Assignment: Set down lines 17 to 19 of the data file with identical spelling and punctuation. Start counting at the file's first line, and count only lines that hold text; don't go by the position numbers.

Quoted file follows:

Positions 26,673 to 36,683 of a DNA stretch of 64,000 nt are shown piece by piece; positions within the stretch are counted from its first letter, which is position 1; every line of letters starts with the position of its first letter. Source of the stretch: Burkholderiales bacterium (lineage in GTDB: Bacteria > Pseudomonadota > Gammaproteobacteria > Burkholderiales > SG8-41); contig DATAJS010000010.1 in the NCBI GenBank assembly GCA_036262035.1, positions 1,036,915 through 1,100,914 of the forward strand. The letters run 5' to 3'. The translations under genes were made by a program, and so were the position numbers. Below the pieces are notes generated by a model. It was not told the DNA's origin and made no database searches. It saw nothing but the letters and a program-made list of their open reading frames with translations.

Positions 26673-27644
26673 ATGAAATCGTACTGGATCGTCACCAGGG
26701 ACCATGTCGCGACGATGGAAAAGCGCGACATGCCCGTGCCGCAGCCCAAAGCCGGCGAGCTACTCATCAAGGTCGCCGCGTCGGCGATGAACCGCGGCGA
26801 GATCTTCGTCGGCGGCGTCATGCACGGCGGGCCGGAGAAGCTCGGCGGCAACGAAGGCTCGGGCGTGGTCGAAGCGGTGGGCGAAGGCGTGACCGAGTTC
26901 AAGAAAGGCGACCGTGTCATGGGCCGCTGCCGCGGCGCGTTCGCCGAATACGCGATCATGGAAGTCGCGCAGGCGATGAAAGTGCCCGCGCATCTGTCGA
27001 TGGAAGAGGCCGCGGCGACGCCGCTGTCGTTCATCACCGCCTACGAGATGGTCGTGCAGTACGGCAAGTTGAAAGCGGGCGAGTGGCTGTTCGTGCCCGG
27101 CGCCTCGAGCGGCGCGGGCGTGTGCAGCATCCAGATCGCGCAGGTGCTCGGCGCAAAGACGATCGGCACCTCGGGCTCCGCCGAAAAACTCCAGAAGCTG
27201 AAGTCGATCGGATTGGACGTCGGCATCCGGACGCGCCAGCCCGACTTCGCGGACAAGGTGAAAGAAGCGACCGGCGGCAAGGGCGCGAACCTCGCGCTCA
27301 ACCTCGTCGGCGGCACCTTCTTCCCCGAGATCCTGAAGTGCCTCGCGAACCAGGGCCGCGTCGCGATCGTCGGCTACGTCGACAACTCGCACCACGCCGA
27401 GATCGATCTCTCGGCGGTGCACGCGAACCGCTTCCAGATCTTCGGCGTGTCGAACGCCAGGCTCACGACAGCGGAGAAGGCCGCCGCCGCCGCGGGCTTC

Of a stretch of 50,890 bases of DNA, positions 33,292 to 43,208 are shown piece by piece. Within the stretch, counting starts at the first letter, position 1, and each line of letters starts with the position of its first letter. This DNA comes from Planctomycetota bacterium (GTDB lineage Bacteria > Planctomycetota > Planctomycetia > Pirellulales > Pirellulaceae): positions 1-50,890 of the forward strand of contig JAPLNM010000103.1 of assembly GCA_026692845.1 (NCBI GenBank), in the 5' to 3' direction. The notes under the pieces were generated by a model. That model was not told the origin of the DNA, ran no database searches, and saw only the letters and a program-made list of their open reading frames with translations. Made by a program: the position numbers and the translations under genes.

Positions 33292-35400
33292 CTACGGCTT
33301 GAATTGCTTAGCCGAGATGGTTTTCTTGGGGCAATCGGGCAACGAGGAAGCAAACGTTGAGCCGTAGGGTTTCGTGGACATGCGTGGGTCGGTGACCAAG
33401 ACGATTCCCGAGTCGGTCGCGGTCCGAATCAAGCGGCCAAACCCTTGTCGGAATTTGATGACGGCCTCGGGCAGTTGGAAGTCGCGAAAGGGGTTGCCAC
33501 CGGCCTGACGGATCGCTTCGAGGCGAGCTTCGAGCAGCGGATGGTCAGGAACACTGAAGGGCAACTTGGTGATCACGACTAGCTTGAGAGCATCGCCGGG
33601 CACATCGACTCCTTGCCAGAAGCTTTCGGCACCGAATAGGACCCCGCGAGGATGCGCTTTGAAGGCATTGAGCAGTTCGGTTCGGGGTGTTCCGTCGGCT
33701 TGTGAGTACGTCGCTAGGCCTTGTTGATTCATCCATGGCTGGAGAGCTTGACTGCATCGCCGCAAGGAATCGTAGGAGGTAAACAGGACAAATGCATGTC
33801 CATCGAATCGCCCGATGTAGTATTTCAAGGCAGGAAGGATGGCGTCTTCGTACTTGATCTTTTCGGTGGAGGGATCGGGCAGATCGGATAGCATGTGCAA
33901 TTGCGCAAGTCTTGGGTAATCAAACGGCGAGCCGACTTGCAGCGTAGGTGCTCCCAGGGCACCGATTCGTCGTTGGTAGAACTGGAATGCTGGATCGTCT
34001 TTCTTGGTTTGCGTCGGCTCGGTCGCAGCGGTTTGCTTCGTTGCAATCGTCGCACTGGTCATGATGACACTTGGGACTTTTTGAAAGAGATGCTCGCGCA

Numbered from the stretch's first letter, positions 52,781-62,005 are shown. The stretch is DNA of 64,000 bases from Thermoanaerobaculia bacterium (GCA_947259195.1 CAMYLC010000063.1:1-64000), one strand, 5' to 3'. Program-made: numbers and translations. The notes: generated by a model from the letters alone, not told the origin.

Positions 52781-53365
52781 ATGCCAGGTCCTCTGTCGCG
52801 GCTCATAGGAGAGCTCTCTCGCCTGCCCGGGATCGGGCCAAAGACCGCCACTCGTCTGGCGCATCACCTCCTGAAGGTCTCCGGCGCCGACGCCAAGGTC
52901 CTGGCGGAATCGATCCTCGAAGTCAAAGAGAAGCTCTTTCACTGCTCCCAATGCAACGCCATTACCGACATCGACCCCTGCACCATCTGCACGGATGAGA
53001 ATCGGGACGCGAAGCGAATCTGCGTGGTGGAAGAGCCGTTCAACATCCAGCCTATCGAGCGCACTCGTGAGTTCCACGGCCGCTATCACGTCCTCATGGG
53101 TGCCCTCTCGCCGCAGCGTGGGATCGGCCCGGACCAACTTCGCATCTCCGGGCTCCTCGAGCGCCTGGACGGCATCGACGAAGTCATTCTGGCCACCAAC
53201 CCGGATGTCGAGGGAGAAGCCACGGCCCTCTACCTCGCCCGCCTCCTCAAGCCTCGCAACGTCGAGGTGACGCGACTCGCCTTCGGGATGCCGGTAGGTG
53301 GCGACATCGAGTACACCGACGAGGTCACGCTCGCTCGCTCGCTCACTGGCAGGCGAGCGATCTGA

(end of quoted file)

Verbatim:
33501 CGGCCTGACGGATCGCTTCGAGGCGAGCTTCGAGCAGCGGATGGTCAGGAACACTGAAGGGCAACTTGGTGATCACGACTAGCTTGAGAGCATCGCCGGG
33601 CACATCGACTCCTTGCCAGAAGCTTTCGGCACCGAATAGGACCCCGCGAGGATGCGCTTTGAAGGCATTGAGCAGTTCGGTTCGGGGTGTTCCGTCGGCT
33701 TGTGAGTACGTCGCTAGGCCTTGTTGATTCATCCATGGCTGGAGAGCTTGACTGCATCGCCGCAAGGAATCGTAGGAGGTAAACAGGACAAATGCATGTC